Following two retweets that shed a dubious light on the incoming Trump administration and inauguration crowd size, the National Park Service’s Twitter account was shut down Friday night on an “urgent directive” from its Washington support service to “immediately cease use of government Twitter accounts until further notice.”
The ban applied to all of the Department of Interior’s dozens of Twitter accounts representing its various bureaus. As an example of the temporary disruption caused by the shutdown, the Mount Rainier National ark Twitter account directed users to its Facebook page for road condition updates. Earlier this morning, the radio silence ended with a new tweet on the NPS account:
National Park Service spokesman Thomas Crosson, whose agency retweeted the offending tweets, apologized on Twitter for the “mistaken RT’s from our account,” referring to retweets. In an email, Crosson said the shares were “inconsistent with the agency’s approach to engaging the public through social media.”
“The Department of Interior’s communications team determined that it was important to stand down Twitter activity across the Department temporarily, except in the case of public safety . . . Now that social media guidance has been clarified, the Department and its bureaus should resume Twitter engagement as normal this weekend.”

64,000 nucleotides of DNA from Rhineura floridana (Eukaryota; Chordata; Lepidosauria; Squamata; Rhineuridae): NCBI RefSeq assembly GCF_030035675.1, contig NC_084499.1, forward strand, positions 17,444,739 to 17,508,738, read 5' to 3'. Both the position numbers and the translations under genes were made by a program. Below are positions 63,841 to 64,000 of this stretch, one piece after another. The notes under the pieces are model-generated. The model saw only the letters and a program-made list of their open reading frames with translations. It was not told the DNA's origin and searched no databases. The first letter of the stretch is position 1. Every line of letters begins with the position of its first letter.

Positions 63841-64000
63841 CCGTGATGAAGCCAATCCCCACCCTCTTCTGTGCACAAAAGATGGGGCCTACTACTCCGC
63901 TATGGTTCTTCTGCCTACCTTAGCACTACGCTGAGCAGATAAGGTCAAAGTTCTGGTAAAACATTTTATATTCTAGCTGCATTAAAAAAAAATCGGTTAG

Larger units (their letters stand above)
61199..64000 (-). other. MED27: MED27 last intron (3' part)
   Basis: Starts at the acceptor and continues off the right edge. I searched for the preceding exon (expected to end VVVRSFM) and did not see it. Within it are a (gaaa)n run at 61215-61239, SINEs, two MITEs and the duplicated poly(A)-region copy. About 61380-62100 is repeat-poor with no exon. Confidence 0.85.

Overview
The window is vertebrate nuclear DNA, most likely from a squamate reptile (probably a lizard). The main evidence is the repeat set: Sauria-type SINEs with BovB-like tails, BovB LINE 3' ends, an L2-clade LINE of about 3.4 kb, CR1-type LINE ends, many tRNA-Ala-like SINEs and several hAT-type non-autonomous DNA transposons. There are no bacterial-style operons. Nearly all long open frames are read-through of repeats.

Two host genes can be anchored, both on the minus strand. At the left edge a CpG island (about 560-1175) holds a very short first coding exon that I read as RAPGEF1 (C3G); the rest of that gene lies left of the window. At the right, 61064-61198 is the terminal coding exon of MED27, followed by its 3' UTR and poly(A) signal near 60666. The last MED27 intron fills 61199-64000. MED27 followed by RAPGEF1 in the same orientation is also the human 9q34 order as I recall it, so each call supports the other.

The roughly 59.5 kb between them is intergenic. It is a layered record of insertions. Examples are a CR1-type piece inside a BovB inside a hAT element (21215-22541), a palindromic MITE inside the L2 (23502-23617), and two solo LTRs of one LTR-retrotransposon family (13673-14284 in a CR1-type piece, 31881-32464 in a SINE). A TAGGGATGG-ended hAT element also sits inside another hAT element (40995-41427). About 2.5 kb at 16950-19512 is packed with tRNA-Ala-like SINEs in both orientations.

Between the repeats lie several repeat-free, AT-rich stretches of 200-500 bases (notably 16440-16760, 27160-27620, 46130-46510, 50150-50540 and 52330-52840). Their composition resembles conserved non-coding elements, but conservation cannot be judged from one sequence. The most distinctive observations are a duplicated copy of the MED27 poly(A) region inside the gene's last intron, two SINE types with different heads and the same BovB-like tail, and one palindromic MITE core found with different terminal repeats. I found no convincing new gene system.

While any transition will have its share of miscommunication and stumbles, this episode seems to reflect what may be the new administration’s approach to any information it deems critical. It is especially interesting since the NPS typically offers estimates of crowd attendance. But it has now declined to do so with respect to the inauguration: “Due to the difficulty in accurately assessing crowd estimates for large events,” wrote Crosson, “the National Park Service no longer makes it a practice to provide crowd estimates for permitted events.”
Given the overwhelming multitude of protesters who assembled in the national’s capital yesterday for the Women’s March on Washington, it seems the NPS got out of the estimating business just in time.